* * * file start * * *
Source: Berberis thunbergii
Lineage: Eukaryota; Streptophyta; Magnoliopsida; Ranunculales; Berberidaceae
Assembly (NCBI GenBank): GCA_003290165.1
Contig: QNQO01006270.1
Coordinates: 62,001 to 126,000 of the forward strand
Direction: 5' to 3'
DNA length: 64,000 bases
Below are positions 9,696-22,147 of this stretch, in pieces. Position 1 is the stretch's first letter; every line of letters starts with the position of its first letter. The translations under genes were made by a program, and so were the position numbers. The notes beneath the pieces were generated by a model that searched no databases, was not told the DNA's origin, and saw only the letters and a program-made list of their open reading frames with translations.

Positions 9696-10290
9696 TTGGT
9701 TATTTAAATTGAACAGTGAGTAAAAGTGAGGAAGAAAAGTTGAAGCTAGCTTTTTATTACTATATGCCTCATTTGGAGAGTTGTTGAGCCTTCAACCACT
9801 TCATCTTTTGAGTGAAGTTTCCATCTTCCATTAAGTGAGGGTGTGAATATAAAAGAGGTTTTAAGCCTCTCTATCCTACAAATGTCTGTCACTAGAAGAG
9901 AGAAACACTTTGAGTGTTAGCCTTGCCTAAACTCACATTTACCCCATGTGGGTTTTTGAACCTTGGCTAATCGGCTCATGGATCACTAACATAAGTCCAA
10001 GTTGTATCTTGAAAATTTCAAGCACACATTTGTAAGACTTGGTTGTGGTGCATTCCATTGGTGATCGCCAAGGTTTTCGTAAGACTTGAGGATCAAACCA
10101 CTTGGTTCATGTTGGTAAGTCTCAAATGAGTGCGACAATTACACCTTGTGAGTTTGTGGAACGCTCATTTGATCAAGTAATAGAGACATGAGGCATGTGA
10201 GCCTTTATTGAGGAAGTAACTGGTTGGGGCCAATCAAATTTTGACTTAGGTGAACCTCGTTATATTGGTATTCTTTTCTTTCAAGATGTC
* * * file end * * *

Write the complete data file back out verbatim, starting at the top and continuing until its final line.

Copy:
Source: Berberis thunbergii
Lineage: Eukaryota; Streptophyta; Magnoliopsida; Ranunculales; Berberidaceae
Assembly (NCBI GenBank): GCA_003290165.1
Contig: QNQO01006270.1
Coordinates: 62,001 to 126,000 of the forward strand
Direction: 5' to 3'
DNA length: 64,000 bases
Below are positions 9,696-22,147 of this stretch, in pieces. Position 1 is the stretch's first letter; every line of letters starts with the position of its first letter. The translations under genes were made by a program, and so were the position numbers. The notes beneath the pieces were generated by a model that searched no databases, was not told the DNA's origin, and saw only the letters and a program-made list of their open reading frames with translations.

Positions 9696-10290
9696 TTGGT
9701 TATTTAAATTGAACAGTGAGTAAAAGTGAGGAAGAAAAGTTGAAGCTAGCTTTTTATTACTATATGCCTCATTTGGAGAGTTGTTGAGCCTTCAACCACT
9801 TCATCTTTTGAGTGAAGTTTCCATCTTCCATTAAGTGAGGGTGTGAATATAAAAGAGGTTTTAAGCCTCTCTATCCTACAAATGTCTGTCACTAGAAGAG
9901 AGAAACACTTTGAGTGTTAGCCTTGCCTAAACTCACATTTACCCCATGTGGGTTTTTGAACCTTGGCTAATCGGCTCATGGATCACTAACATAAGTCCAA
10001 GTTGTATCTTGAAAATTTCAAGCACACATTTGTAAGACTTGGTTGTGGTGCATTCCATTGGTGATCGCCAAGGTTTTCGTAAGACTTGAGGATCAAACCA
10101 CTTGGTTCATGTTGGTAAGTCTCAAATGAGTGCGACAATTACACCTTGTGAGTTTGTGGAACGCTCATTTGATCAAGTAATAGAGACATGAGGCATGTGA
10201 GCCTTTATTGAGGAAGTAACTGGTTGGGGCCAATCAAATTTTGACTTAGGTGAACCTCGTTATATTGGTATTCTTTTCTTTCAAGATGTC